India has recently announced laudable measures geared towards broadening opportunities for foreign investment in several sectors of its economy while, at the same time, enhancing investor confidence on the domestic tax system through mechanisms being implemented to handle unreasonable tax assessment cases.
1. Review of Foreign Direct Investment (FDI) Policy
India is carrying out major reforms in its FDI policy, covering 15 major sectors of the economy, including agriculture, mining, construction, banking, manufacturing, broadcasting and retail trading. The reforms aim at further easing and simplifying the process of foreign investment in India and put more FDI proposals on the automatic route, instead of the Government route.
The reforms focus primarily on the liberalization of FDI norms in specified sectors, as well as norms applicable to NRI-owned entities and LLPs. Some of main policy changes are set out below:
(a) 100% FDI is now allowed under the Automatic Route in sectors such as:
• Operation and management of townships
• Malls / shopping complexes and business centres
• Non-News & Current Affairs TV Channels
• Plantation of coffee, rubber, cardamom, palm oil tree and olive oil tree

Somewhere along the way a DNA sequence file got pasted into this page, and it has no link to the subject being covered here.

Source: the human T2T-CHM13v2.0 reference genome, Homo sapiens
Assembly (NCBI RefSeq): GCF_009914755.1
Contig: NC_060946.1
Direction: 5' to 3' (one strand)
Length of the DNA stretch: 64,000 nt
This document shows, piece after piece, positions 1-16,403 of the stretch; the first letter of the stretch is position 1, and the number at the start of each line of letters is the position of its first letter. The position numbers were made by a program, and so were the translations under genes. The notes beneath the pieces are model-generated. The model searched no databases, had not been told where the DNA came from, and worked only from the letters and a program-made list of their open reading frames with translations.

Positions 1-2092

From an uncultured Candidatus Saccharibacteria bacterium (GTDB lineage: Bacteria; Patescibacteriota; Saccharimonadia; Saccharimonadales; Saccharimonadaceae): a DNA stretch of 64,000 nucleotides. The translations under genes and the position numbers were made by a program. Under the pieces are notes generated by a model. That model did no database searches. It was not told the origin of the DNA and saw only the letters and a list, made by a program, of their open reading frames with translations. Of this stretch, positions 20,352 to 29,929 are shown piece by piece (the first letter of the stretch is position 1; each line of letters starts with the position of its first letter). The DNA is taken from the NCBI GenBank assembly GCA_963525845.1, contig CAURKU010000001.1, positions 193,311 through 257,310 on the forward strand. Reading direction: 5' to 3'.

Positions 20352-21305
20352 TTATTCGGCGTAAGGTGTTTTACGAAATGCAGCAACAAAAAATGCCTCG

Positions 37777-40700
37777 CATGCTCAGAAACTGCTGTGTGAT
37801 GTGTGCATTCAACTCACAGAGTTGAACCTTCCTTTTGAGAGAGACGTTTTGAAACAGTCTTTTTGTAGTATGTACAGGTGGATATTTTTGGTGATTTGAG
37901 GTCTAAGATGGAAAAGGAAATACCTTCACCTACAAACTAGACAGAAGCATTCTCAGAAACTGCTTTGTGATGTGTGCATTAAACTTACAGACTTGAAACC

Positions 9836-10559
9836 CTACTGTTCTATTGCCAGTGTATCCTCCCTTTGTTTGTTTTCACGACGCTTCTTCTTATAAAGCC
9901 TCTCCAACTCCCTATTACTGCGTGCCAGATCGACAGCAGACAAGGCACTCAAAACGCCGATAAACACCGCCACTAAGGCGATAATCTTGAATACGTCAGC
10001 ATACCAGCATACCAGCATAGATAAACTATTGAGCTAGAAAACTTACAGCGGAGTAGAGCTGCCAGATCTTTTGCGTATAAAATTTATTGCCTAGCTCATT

• Duty Free Shops
• Wholesale cash & carry activities
• Non-Scheduled Air Transport, Ground Handling Services, Satellites
(b) 100% FDI is also allowed (49% under the automatic route) in activities such as teleports, Direct to Home (DTH), Cable Networks, Mobile TV, Headend-in-the Sky Broadcasting Service.
(c) FIIs, FPIs and QFIs can now invest up to the sectoral limit of 75% in the banking sector, provided there is no change of control and management of the investee company.
(d) The conditions for foreign investment in Single Brand Retail Trading sector and construction development sector have been eased.
(e) 100% FDI under the automatic route will now be permitted in LLPs in those sectors where 100% FDI is allowed through the automatic route, with no FDI-linked performance conditions. LLPs will also be permitted to make downstream investment in similar sectors.
(f) Currently, NRIs have special dispensation for investment in the construction development and civil aviation sectors, and NRI investment is deemed to be domestic investment, at par with investment made by Indian residents. Such special considerations have now been extended to companies, trusts and partnerships which are incorporated outside India and are owned / controlled by NRIs.
This broad FDI policy reform confirms India’s stated objective of attracting / facilitating foreign investment into the country and is expected to create substantial opportunities for foreign investors.
2. Liberalisation of FDI Policy on investment in Indian Investment Vehicles
Pursuing the Government’s objectives to boost foreign investment into India, the Reserve Bank of India (RBI) has issued a notification which permits foreign investment in Investment Vehicles regulated by the Securities and Exchange Board of India (SEBI), including Real Estate Investment Trusts (REITs), Infrastructure Investment Trusts (IITs) and Alternative Investment Funds (AIFs).